World-class golf at our doorstep

Ryder Course

The 17th hole on the Ryder Course is a challenging par-5 hole with strategically placed sand traps, making it tricky to hit the green in two shots. The PGA Golf Club in Port St. Lucie features four championship golf courses within two miles of I-95. GREG GARDNER PHOTO

PGA Golf Club undergoes makeover, expansion


The game of golf may have originated in Scotland, but the Professional Golfers’ Association of America has brought world-class golf and its rich American history to Port St. Lucie.

In time for the PGA of America’s 100th anniversary with a new makeover and expansion of the PGA Golf Club, members and the public can play four different courses, and after a round of golf enjoy 360-degree close-up views of the four major golf tournament trophies.

Tom Hoch Design drew the plans for doubling the size of the original clubhouse built in 1996 to 20,000 square feet. PGA Golf Club at PGA Village is the corporation’s flagship property with three Tom Fazio courses and a Pete Dye design. The St. Lucie Trail Course was known in the past as the St. Lucie West Country Club.

Last year, 130,000 golfers walked past the game’s most famous trophies and a gallery devoted to the history of the sport in the U.S. and abroad. A sculpture of the American Eagle swooping down to snatch the Ryder Cup from the Europeans is an awesome addition to the Captains’ Room, which honors past captains of the biannual international competition. It has just enough chairs for the team to sit in conference to discuss strategy.

Named for the informal group of businessmen who would launch the PGA in 1916, The Taplow Pub is decorated in an “American-British fusion style.” With 100 seats, the quaint yet contemporary bar has 15 independent televisions, including one in each booth that can play anything from instructional videos to the Golf Channel.

As you walk out of the Taplow Pub you pass the trophy case on the way to the Pro Shop. It is home to the PGA Championship trophy, named for Rodman Wanamaker, the department store magnate who paid for the first tournament’s purse and the trophy. Also on display are copies of the British Open Claret Jug, the Masters Trophy, and the U.S. Open Championship Trophy.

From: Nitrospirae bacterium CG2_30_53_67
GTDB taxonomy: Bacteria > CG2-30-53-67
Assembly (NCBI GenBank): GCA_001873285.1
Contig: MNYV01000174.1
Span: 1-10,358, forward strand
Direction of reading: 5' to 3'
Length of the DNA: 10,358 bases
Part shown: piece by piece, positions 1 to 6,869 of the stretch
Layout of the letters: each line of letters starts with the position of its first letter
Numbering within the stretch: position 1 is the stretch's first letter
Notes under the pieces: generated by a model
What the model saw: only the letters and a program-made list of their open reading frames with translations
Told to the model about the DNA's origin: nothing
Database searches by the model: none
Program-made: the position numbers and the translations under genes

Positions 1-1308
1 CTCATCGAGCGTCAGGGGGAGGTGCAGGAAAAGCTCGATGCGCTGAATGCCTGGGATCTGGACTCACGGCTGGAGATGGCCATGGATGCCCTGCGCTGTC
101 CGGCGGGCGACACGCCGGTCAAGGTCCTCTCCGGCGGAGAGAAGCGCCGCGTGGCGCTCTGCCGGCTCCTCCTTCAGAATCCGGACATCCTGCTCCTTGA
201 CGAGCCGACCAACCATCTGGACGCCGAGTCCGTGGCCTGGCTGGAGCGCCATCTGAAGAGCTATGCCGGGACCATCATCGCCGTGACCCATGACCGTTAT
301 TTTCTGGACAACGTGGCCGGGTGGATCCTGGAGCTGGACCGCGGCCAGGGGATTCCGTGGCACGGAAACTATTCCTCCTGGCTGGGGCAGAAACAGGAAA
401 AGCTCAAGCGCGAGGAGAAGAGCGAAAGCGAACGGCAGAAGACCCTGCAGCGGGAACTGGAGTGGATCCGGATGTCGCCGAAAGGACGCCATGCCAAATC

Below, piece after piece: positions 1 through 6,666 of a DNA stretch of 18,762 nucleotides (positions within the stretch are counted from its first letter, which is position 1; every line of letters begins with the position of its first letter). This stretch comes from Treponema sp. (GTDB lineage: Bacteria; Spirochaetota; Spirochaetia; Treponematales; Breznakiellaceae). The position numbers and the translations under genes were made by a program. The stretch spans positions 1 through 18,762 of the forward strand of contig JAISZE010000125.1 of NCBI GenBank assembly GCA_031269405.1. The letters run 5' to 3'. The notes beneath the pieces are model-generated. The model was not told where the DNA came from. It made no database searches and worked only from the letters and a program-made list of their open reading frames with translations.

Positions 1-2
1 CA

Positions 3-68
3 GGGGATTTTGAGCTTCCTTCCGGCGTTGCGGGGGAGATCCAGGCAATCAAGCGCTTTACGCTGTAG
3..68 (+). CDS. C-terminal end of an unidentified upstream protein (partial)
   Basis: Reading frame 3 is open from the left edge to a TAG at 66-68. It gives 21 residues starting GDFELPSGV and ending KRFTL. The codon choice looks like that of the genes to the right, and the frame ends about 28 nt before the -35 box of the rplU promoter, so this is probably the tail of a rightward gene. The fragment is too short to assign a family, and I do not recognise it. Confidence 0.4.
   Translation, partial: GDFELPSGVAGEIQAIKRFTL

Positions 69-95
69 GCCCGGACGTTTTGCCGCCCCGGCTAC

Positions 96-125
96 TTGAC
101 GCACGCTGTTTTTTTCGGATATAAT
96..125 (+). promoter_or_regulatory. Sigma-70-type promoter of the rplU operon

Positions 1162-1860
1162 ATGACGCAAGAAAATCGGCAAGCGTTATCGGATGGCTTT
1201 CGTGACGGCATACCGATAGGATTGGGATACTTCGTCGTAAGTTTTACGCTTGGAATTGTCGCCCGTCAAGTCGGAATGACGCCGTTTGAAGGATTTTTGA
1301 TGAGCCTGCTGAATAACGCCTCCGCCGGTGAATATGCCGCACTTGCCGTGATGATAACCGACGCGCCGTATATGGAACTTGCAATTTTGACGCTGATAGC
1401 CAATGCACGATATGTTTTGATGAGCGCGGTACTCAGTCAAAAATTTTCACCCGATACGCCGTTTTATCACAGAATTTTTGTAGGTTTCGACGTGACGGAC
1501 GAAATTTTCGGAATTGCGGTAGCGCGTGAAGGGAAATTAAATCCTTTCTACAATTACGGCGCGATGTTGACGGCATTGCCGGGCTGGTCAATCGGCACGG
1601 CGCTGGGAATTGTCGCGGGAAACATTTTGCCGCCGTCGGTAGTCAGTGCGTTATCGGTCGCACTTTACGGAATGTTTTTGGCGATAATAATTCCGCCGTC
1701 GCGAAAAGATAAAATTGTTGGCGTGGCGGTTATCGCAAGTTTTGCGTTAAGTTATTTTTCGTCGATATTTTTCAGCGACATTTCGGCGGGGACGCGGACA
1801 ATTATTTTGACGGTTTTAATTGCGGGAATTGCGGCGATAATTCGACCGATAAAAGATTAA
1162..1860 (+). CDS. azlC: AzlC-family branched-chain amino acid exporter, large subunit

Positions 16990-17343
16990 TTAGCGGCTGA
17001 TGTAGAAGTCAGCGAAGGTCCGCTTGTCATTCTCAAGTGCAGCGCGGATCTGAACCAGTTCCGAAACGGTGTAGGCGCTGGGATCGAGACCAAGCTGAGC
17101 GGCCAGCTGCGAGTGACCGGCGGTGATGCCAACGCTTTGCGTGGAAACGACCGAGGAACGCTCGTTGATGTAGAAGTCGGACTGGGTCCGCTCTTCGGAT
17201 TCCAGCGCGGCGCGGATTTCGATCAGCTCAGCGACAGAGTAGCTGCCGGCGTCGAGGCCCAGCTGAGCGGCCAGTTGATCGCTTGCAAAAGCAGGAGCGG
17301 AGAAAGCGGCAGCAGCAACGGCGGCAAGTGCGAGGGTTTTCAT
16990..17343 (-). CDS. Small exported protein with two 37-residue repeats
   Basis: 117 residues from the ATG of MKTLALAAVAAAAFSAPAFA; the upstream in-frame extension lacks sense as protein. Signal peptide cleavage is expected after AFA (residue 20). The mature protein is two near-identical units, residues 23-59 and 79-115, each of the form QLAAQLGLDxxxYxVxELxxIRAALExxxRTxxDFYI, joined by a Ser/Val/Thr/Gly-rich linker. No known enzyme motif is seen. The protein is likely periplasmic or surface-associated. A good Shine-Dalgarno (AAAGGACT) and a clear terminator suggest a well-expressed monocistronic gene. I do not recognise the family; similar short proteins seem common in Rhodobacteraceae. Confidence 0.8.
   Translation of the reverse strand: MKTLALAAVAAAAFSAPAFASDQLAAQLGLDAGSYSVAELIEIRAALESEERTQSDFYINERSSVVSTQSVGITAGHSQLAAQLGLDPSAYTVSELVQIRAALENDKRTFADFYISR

Behind the trophies is the historical gallery, which includes the Alfred S. Bourne Senior PGA Championship Trophy and the legendary Vardon Trophy with its overlapped hands. The artifacts and trophies have been relocated to create a shrine to the game of golf and the history of the PGA.

PGA Golf Club members now enjoy the brand new Nineteen-Sixteen Bar and Grille, with its own kitchen, airy dining room and bar with views out to the 18th hole of the Wanamaker Course, known years ago as the South Course. Outside the bar is the Wanamaker Pavilion, a covered patio with fire pits and comfortable chairs so people can watch players finish their rounds.

The President’s Board Room pays homage to leaders of the PGA for the past 100 years and opens out to the patio. The kitchen was expanded, including the addition of a large pizza oven.

The Pro Shop now opens up to a high ceiling. The sales counter was moved to the center to give it a “retail center vibe.” Elevated platforms around the room display golf apparel. Separate expanded, brand-new locker rooms are available for members, their guests and the public.

“This newly renovated and expanded clubhouse signals a transformation for PGA Golf Club,” said general manager Jimmy Terry. “We now have a magnificent cornerstone to accompany our championship golf courses that will serve as a point of pride for our PGA members, guests and golfers from around the world to enjoy.”

During the high season, 225 employees serve 1,600 members and the public. During the season, half the golfers come from the Northeast and mid-Atlantic states to play at PGA Golf Club.

As part of the renovations, extensive work was completed on the Wanamaker Course at a cost of $350,000. All 14 fairways on the Tom Fazio design were regrassed with Celebration, a hybrid Bermuda strain. Celebration has a striking blue-green look to it and recovers quickly from divots.

The sand traps (bunkers) faces were resodded with Empire Soysia, a slower growing grass that requires less mowing. Four ornamental grasses were planted in the danger zones on either side of the fairways: Burgundy Fountain, White Fountain, Dwarf Fakahatchee and Muhlenbergia.

“The whole course has a Scottish look to it and players say the ball bites when it hits the green,” says Dick Gray, PGA Golf Club greenskeeper. The Pete Dye Course could be the next course to be reseeded with Celebration, which is the next generation DNA from 50-year-old Bermuda grass. Gray believes that in the future the other two courses will be reseeded with Celebration.

“I couldn’t be happier sitting here at the bar having a Bloody Mary and watching people coming in to the 18th hole making fools of themselves,” says Butch Chapell, a PGA Golf Club member for the past five years. “It reminds you of being at a private golf course, but you are not. The four golf courses are spectacular and we are spoiled.”

Tim Legel is a retired Air Force fighter pilot who likes how the clubhouse caters to the members. “It’s fabulous and a beautiful facility,” says Legel. “The management has done a pretty good job serving the public and the members at the same time by providing areas to accommodate both members and the public. The courses are in the best shape I’ve seen them in the past 10 years.” In an ongoing effort to pass the game of golf on to future generations, the PGA Golf Club will offer free golf to anyone 17 and under playing with a paying adult from Memorial Day to Labor Day in 2016. PGA Golf Club is open 365 days a year.